Over the past two years, I have worked micro plastics into my arsenal pretty heavily. The majority of the time that I am on the ice I am running a plastic of some kind. Sometimes it is tipped with a maggot for an attractive meat scent but I would rather not do this because it takes away from the action. As with anything fishing related, what works one day may not work the next. A common mistake I make and see others doing is getting confidence in one specific set up and not changing it when the bite slows. Don’t let this happen to you!
There are several things to consider when choosing what plastic to use. Micro plastics represent their name well because they tend to have a small profile in the water but certain baits, because of their shapes, can move a lot of water. The more movement on your bait the better chance that you will trigger a fishes sensory organs. If I know that there are large fish where I am fishing but lots of aggressive smaller fish, I will use a larger bait to help weed out some smaller ones. In general, I like to go as small as possible to make it look as realistic as I can as most of the meals that panfish feed on during the winter months are tiny.
The first thing to consider is what bait to put on. They come in all shapes and sizes. Personally, I find myself using baits that have two or more tails more frequently than a straight tail. I like that they have more surface area moving. The exception to this is when I am fishing in an area that is predominately composed of pumpinseeds. Being that their mouths are so small, I select baits that are compact. This way they can inhale it easily enough to get the hook in their mouth. When fishing for fish that can handle a larger bait, I like to scale up my presentation as much as possible. The more moving parts the better. From past experiences sight fishing, I have seen a lot of fish hit my jigs from the side or even the head. When there are tentacles pulsating off the side it attracts the fish and entices them to bite more readily rather than just blowing on it.
The next thing to consider is color. I like to contrast my colors of jig and plastic but I will point you in a different direction for the bulk of the info. There is an article on page 44 in ODU Magazine that was written by Scott Brauer, the founder of Maki Plastics, on color selection throughout winter. Its a good read that will get you started by a man who knows his stuff (also, read the rest of the magazine and sign up for their release notifications!). I have pictured some of his products below.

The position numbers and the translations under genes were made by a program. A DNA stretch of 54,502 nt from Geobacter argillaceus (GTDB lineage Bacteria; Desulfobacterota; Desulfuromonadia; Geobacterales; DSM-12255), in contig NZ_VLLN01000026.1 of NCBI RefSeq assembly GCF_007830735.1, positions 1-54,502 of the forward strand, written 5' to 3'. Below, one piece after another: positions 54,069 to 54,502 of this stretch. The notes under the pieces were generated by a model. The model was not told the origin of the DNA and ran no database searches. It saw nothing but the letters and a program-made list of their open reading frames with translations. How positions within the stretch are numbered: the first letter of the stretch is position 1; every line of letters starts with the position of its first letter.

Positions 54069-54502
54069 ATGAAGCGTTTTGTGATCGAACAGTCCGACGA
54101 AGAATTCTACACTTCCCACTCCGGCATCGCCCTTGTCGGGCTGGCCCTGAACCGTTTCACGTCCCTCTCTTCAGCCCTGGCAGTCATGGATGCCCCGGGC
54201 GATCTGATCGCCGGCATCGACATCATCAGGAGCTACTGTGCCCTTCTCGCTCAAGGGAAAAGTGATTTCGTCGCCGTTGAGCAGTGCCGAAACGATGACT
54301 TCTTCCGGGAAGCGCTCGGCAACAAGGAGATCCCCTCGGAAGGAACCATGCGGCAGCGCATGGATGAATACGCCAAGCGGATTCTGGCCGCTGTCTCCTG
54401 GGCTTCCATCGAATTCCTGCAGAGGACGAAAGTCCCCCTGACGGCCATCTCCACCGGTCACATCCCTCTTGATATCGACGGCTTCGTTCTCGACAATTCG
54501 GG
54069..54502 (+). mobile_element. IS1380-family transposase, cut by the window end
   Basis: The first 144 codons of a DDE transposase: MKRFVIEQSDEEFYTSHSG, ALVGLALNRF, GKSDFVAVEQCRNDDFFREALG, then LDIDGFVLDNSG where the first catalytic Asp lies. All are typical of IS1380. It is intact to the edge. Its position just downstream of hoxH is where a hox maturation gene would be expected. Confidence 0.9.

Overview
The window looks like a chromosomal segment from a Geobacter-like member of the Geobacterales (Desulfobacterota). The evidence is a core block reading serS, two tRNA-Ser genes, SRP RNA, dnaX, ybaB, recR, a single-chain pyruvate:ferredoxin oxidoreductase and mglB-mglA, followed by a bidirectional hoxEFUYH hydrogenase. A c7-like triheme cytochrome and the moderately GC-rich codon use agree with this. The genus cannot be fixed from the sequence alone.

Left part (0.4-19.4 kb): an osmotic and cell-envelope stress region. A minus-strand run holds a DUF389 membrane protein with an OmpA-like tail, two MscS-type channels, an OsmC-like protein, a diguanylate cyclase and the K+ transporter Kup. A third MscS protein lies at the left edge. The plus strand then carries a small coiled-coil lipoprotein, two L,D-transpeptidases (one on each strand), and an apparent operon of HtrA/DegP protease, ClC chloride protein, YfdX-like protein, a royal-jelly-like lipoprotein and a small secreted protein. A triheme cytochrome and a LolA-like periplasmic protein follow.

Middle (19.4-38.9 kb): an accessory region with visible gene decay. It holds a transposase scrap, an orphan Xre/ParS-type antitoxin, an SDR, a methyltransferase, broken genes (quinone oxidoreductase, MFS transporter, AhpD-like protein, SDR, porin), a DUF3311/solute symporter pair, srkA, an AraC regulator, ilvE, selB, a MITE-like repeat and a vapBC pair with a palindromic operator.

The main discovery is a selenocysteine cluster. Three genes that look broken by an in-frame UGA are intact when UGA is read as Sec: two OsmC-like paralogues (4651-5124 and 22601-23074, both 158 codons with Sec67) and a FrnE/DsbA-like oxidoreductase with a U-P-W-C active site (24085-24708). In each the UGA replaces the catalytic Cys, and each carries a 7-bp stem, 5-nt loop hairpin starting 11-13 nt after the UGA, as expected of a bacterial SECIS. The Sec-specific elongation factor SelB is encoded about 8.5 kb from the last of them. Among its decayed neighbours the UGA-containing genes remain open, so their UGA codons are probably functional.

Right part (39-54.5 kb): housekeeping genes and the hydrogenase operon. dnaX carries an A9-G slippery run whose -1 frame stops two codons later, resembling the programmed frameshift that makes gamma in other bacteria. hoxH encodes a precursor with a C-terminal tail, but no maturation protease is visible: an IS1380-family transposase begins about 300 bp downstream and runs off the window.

The final thing to think about is how to rig the plastic. If I am fishing high in the water column for suspended crappie, I like to have the bait dangling so that they feed up into it. When I am fishing more towards the bottom, I like to try to have the bait point up towards the ice in hopes that the fish are searching the bottom for a snail or a bloodworm. You can also rig them “whacky” (bass term for hooking it through the middle) which will give the bait a very good flapping action.
You can give these rigs quite a few different actions. Experiment with the bait in the hole before you drop it down to make sure that the action looks good and see how it reacts when you jig it different ways. You can can pound it, twitch it, try to hold it still, deadstick it, or raise and drop it. All methods have their own place and time. Don’t be afraid to mix them all up until you find a technique that works for the day. The last few days on the water were windy. I basically tried to hold the bait still and let the wind do the movement as it blew across my line. I detected my bites by watching for movement in the line.